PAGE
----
5 things you need to know about organic cotton

As more consumers look to buy ‘organic’, more brands have started to serve that demand. The choice can be confusing. Anisa Johnny & Dragos Necula guide you through the complex issues behind organic cotton so you can make more informed choices.​

Why We Love Cotton

Natural fibres have certain properties and cotton has been used in clothing for centuries because it is breathable, easily absorbs dyes and is soft on the skin.  Cotton manufacture has a long supply chain process, from growing the cotton seeds to spinning the fibres into yarn to dying or printing. At any stage of the cotton growing process chemical fertilisers such as pesticides and herbicides can be used to ensure the crops grow quickly and are free from weeds and pests. Such toxic chemicals are left in the earth and can affect the food supply chain and drinking water. Organic cotton is cotton textile grown without the use of chemicals to address consumers growing concern for  the environment and sustainability in the fashion industry. The quickest way to ensure cotton is organic is to test fibres by analysing their chemical composition but unfortunately most of us as consumers do not have a fibre testing lab at hand.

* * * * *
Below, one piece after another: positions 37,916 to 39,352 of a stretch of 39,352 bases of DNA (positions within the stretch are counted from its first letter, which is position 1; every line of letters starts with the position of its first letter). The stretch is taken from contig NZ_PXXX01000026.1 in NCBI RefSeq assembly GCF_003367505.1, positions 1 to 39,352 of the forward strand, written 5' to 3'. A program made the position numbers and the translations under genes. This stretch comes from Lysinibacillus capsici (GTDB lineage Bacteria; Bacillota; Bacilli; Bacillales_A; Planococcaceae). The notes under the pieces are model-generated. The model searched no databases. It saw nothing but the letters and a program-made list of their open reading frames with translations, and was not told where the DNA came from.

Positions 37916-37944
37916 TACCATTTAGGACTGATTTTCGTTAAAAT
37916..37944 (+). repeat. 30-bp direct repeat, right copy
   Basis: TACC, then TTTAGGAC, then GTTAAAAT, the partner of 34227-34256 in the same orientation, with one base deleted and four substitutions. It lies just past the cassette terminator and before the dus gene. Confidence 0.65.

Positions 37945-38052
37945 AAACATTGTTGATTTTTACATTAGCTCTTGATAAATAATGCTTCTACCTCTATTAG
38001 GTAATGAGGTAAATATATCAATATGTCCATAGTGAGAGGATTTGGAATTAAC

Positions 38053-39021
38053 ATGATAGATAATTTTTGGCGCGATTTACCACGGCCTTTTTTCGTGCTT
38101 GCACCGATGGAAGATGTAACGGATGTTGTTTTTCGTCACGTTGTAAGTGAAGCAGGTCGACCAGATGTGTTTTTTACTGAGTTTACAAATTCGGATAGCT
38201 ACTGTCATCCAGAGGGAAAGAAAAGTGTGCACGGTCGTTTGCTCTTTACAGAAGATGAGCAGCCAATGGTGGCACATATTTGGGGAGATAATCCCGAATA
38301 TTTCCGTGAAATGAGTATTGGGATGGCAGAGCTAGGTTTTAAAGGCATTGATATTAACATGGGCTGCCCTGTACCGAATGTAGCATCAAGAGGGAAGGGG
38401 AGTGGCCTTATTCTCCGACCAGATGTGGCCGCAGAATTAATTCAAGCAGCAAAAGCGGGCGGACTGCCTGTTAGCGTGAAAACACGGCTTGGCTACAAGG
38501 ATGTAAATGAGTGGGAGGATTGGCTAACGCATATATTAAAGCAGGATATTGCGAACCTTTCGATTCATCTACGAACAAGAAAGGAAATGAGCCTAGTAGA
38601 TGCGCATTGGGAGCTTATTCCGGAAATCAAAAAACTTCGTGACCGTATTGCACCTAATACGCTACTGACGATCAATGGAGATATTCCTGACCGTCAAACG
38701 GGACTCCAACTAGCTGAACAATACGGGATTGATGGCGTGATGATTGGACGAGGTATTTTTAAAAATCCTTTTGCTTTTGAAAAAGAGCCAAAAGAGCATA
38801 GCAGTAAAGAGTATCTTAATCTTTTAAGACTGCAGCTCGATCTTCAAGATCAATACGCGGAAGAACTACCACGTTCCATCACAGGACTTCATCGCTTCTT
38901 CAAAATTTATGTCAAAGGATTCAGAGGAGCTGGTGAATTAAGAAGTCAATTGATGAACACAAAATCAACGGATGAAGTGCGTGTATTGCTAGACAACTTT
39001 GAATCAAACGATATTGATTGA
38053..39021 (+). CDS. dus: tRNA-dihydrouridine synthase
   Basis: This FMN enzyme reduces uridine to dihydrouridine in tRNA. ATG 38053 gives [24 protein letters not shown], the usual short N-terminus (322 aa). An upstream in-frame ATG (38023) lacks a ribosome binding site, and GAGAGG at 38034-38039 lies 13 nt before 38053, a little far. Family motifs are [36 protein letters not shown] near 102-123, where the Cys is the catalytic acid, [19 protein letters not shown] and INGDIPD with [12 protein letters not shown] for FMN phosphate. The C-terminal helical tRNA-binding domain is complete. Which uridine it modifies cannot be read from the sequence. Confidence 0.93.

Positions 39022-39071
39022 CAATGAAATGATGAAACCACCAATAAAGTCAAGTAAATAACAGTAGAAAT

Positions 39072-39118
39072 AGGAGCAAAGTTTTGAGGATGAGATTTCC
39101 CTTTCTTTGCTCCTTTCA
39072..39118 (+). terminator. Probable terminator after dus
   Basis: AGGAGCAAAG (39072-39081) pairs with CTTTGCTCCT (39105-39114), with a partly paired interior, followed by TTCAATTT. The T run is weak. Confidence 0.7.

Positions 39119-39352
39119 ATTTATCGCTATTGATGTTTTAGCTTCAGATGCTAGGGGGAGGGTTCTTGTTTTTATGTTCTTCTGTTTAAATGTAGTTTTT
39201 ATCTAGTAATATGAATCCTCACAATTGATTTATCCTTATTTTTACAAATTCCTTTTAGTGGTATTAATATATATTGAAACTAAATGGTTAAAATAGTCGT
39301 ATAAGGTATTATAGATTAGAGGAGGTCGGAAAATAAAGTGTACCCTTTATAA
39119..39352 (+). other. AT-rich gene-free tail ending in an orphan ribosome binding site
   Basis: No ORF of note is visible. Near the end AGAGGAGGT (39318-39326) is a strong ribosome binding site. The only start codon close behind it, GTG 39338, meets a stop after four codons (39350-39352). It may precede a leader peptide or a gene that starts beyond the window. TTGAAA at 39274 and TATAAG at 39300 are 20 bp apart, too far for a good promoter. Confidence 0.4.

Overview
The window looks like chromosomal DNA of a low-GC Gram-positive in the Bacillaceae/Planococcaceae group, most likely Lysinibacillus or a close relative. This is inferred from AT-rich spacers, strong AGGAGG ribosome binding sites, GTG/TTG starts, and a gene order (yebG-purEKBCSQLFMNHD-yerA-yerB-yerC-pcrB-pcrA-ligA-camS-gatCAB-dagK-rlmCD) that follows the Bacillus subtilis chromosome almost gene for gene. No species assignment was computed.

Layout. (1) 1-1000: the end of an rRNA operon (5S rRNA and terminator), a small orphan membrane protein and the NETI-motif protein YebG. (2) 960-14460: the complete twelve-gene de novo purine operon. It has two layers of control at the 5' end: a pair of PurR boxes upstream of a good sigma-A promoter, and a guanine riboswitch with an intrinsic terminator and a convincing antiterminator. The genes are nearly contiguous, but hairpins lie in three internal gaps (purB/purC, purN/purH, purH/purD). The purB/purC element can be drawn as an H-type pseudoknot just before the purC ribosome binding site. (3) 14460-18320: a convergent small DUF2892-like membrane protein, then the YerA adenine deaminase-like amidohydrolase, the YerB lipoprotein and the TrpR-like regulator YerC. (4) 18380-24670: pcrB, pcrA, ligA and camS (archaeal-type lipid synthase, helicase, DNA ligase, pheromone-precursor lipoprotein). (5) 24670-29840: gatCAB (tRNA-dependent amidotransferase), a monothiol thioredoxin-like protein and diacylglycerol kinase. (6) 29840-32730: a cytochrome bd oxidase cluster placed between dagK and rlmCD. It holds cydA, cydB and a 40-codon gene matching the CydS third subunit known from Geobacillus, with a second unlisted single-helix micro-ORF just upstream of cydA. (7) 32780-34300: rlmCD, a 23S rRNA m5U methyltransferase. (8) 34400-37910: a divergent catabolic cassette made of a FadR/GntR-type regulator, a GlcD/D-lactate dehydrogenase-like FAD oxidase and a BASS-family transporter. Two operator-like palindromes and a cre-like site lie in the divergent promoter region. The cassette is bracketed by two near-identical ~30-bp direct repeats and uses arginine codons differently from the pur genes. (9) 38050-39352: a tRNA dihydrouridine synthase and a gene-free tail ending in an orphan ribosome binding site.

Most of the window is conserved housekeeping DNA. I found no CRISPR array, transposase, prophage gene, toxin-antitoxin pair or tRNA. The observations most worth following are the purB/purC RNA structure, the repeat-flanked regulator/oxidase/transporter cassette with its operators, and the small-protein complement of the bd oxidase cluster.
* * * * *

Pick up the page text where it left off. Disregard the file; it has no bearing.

The Process